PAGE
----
The cotton Mayan-style hammocks are softer and conform more easily to a body’s size and shape. Made of natural cotton fiber, this variety can be used outdoors, but will last longer if sheltered from the weather in a setting such as a porch unless hammock protection such as a hammock sock is used.

The nylon Mayan-style hammocks are more durable and less susceptible to the mold and mildew problems that occur with the cotton variety. An added plus: the sheen of the nylon string helps add intensity to the already bright fabric.

Mayan-style hammocks may be lightweight, but they are capable of holding a large amount of weight. They don’t have a spreader bar, which makes them popular with outdoor enthusiasts, such as backpackers, campers or those who enjoy spending time in the back country.

The strength of the strings on these hammocks will is surprising, but they can also be easily damaged. Commonly items such as buttons and zippers can hurt the weave on these hammocks. Those who plan a heavy-duty use for their hammocks may consider the thick-stringed version, which has the same level of comfort but offers additional durability.

Brazilian Hammocks
Hand woven from cotton fibers and crafted into lovely thick fabrics, the Brazillian hammocks are known for their variety of colors and the elaborate fringe that offers a unique look. Brazillian hammocks are both comfortable and aesthetically pleasing. They can be used indoors or outdoors.

The Brazillian style hammock is a good choice for families with children, as the hammock bed is solid, with no holes in the weave. This also means there is no air flow, which is ideal for use in cooler climates or on cooler summer nights.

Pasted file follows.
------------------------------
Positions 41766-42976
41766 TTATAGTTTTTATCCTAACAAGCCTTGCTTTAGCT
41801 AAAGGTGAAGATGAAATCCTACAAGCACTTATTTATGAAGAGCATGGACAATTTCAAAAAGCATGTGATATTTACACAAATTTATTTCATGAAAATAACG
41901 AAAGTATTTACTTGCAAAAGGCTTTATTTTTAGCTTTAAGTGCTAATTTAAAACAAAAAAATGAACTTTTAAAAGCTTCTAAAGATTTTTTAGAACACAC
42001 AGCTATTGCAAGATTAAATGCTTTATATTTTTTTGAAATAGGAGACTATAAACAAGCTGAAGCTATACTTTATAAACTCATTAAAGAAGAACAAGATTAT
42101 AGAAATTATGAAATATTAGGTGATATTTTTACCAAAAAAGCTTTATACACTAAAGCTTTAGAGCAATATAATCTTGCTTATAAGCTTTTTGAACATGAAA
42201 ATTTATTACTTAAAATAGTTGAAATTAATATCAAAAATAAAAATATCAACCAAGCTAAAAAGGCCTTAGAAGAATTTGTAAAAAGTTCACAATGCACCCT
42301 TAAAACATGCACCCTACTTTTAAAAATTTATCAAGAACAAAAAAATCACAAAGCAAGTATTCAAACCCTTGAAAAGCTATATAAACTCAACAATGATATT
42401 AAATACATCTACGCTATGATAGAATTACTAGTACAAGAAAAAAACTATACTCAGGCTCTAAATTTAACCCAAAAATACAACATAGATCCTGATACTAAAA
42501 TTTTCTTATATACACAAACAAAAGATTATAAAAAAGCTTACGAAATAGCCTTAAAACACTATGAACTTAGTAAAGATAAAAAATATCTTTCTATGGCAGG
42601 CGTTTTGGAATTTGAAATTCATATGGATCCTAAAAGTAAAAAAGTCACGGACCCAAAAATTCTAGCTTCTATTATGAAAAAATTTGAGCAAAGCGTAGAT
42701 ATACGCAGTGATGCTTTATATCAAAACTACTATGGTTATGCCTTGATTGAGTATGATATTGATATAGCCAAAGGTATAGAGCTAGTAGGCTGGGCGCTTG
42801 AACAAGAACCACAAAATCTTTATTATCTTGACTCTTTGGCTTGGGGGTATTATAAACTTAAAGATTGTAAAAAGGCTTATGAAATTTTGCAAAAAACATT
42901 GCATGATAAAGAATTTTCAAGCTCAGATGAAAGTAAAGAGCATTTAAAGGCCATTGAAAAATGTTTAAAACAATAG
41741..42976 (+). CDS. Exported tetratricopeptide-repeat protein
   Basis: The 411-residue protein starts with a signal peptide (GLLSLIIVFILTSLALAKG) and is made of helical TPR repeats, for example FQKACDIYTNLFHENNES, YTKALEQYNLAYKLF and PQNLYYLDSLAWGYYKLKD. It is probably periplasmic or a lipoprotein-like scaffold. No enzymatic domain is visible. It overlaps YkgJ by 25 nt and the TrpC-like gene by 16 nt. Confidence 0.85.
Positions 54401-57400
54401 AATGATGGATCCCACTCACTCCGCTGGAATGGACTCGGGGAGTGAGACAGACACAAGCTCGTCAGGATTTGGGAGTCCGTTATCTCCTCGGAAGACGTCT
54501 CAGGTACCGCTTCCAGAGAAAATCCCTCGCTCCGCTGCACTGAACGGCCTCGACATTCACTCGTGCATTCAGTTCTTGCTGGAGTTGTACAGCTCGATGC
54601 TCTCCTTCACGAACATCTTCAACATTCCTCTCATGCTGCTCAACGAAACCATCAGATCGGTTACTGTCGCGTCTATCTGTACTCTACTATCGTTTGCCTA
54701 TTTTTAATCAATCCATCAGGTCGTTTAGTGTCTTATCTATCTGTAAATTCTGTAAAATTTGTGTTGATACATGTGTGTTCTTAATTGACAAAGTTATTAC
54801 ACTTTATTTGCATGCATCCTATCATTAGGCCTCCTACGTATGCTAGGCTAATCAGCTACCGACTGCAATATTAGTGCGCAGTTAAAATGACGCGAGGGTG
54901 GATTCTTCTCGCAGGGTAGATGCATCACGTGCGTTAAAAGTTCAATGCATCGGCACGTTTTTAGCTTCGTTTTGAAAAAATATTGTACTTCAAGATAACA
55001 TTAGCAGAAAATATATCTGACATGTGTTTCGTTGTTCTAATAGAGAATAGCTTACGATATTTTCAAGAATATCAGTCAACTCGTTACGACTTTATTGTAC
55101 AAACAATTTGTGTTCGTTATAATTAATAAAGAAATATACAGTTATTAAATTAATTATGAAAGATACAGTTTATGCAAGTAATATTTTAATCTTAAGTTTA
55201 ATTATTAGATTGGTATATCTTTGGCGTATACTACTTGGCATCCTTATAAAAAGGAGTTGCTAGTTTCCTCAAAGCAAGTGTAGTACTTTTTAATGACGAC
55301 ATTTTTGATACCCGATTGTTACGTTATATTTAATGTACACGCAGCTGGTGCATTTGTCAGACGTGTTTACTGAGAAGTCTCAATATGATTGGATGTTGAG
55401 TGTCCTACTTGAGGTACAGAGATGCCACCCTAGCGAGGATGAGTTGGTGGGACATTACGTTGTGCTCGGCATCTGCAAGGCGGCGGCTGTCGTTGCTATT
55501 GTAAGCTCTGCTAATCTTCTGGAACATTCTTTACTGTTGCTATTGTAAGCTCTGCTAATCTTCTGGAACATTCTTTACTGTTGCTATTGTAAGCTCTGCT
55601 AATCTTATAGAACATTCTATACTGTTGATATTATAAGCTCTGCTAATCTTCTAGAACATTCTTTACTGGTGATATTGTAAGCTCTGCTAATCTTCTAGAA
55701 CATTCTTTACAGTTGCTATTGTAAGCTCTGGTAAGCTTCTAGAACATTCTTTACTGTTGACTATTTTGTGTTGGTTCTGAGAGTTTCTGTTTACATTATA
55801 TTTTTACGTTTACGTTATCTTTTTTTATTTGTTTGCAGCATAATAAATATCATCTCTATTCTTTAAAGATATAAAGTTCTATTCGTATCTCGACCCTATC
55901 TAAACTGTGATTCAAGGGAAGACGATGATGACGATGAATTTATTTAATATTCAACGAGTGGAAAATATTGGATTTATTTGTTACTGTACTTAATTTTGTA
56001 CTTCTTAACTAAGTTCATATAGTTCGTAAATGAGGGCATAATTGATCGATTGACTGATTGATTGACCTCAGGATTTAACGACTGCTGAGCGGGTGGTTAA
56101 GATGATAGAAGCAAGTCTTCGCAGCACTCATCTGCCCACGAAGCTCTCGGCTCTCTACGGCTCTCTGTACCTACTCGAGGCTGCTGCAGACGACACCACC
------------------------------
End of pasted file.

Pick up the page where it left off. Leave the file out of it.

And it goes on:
Most Brazilian hammocks do not have spreader bars, creating a cocoon effect. There is, however, a special model with spreader bars that creates the same bed-like effect that’s similar to that of a rope or quilted hammock.

Nicaraguan Hammocks
Spun using soft cotton cords by using a double-weave technique, the Nicaraguan-style hammocks offer comfort and beauty. Some varieties are available with a special fringe, which adds to the uniqueness of the product. The Nicaraguan hammocks typically come without spreader bars.

The weave is similar to that found in a Mayan hammock, but is pulled together much tighter. This means the Nicaraguan weave is more durable and harder to snag or tear with buttons and zippers. The unique weave also allows the ideal amount of air to flow, which makes it adaptable for almost any climate or temperature.

While these hammocks are usable either indoors or outdoors, it is suggested they not be left outdoors for extended lengths of time when not being used unless hammock protection such as a hammock sock is used.

Poolside Hammocks
Exceptional fabrics make the poolside hammocks the most durable option. They are ideal for those who want a place to spend time by the pool or take long to the beach.

The poolside hammocks are perfect for anyone in a warmer climate or who lives close to the ocean. They are created from fabric that is more resistant to fading, less susceptible to mold and mildew, and able to take the incessant wetting and drying that comes from wet swim suits.

Poolside hammocks come with spreader bars and are sold in a variety of colors and patterns. The fabric may not be as comfortable as other spread bar styles, but you more than make up for it by gaining durability. These units can be placed on stands on the deck of a pool or hung between a couple of trees near a babbling brook.